Gatsby, Jordan, Daisy, Nick, which one do we know the most about? Well the obvious answer is Nick due to his role as the narrator and “friend” throughout the book, therefore we are given a special insight to how he thinks versus how he acts and behaves with others.
In F. Scott Fitzgerald’s book, The Great Gatsby, Nick Carraway decides to be very passive and let events transpire that didn’t have to occur while lying to himself and others closeby.Nick Carraway can’t completely be classified as an honest person, he constantly says bad things and makes remarks towards people he says he’s friends with. We know his thoughts because only because is the narrator, but he rarely acts on these thoughts. He obviously doesn’t care that Gatsby is doing illegal thing with Meyer Wolfsheim, the guy who was rumored to have payed to fix the World Series in 1919. When Gatsby offered him a job, Nick quickly declines: “I’ve got my hands full.
I’m much obliged but I couldn’t take on any more work (88 Fitzgerald).” But for some reason he decided to still be Gatsby’s friend in some sort of false sense that he was like a “God”. He seemed to be really into Gatsby, the only one who “represented everything for which he has unaffected scorn (6 Fitzgerald).” While Nick loves mostly everything about Gatsby he still has morals and declined that job offer because of them. The fact that Nick dealt with this so quietly and passively eventhough he was very against it to me shows that he is dishonest, because he could have voiced his opinion and not lied. If he would have just been honest, he would have just been straight-up about the matter and said what he thought. This also kind of shows how Nick will just go along with anything and just go with what’s right making him a pushover and followerJordan offers a different aspect to the book as she seems to attract Nick who seems to be torn on his feelings for her.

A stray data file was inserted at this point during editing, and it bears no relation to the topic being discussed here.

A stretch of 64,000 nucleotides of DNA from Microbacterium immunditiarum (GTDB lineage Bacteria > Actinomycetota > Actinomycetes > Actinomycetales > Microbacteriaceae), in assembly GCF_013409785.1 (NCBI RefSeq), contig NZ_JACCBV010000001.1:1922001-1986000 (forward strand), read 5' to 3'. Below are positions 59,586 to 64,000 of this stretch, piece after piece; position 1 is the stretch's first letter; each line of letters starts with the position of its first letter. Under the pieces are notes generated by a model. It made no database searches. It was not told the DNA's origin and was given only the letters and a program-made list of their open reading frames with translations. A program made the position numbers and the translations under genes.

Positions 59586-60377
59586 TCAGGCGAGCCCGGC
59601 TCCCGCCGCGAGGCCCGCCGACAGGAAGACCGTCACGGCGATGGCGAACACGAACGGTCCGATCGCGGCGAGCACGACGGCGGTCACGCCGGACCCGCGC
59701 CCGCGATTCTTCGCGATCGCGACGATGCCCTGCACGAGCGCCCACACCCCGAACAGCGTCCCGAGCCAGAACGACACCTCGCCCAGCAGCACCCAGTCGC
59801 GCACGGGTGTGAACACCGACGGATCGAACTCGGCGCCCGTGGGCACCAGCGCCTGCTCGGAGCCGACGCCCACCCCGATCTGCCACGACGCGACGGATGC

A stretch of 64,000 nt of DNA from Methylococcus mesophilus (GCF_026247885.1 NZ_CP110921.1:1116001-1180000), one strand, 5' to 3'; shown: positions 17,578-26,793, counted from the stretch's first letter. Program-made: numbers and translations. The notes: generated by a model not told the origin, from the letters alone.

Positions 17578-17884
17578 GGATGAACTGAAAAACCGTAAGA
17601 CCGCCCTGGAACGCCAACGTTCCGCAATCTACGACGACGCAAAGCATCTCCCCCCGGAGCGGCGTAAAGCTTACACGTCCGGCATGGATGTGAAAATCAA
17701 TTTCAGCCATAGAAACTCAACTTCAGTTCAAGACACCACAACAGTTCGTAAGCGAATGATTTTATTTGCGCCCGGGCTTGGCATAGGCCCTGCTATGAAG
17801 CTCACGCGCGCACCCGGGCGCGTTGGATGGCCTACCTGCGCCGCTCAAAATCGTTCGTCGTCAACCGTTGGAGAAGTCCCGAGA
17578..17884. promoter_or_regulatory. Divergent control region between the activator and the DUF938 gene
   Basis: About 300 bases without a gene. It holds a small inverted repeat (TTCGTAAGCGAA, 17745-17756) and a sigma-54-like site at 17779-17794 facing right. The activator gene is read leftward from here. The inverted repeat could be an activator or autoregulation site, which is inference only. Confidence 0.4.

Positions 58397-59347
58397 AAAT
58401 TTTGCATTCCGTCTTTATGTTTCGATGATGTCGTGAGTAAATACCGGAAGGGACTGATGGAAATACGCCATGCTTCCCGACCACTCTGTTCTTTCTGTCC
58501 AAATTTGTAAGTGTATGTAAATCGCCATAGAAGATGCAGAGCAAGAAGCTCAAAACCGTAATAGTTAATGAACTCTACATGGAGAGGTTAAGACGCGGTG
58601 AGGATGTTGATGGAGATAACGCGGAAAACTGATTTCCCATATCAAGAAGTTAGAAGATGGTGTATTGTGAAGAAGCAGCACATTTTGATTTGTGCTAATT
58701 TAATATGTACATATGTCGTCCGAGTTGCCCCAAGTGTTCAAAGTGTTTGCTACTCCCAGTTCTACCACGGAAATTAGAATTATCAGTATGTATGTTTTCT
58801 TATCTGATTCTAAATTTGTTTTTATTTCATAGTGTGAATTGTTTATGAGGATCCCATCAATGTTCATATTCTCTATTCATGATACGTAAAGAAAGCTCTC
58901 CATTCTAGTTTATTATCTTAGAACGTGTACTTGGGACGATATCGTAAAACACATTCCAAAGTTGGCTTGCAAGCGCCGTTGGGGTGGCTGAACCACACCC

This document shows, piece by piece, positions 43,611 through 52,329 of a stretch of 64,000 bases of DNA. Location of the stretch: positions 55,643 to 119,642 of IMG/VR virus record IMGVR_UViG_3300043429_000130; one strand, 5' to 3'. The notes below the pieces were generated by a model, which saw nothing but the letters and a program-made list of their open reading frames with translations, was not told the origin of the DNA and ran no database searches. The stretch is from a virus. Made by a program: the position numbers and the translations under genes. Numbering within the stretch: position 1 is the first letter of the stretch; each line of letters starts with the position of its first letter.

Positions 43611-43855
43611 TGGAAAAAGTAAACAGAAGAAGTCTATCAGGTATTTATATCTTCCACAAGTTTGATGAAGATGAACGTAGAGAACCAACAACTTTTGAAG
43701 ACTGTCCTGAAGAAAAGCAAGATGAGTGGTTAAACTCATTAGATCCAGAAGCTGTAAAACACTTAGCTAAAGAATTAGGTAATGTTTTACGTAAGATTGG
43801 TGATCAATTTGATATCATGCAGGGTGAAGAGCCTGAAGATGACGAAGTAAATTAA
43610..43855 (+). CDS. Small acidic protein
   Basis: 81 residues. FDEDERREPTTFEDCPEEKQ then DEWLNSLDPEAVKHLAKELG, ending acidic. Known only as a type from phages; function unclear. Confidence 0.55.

This is the one time in the book where when Nick is thinking saying stuff about how he loves Jordan but then actually slightly shows it, unlike how he did when offered the job by Gatsby. This is kind of shown when Nick while narrating said. “angry, and half in love with her, and tremendously sorry.” This from my knowledge is what seems to happen in most strong relationships have happen. But usually then one partner or both will apologize and sort it out, not Nick, He obviously still wants to like her but he is so stubborn that he can’t force himself to do so. This isn’t him lying like earlier but rather just not taking into account that Jordan deserves to know what the heck is happening with him and why he isn’t coming back.
Throughout the book when Nick is being the narrator he seem sto shield some his emotions too, at one point stating a “man” doesn’t fall in love. Further now we can see how Nick doesn’t regard love as an excuse for anything, maybe that’s the reason he doesn’t fully understand the situation between Gatsby and Daisy, and is now denying how he ever felt, “I wasn’t actually in love, but I felt a sort of tender curiosity.(62 Fitzgerald)”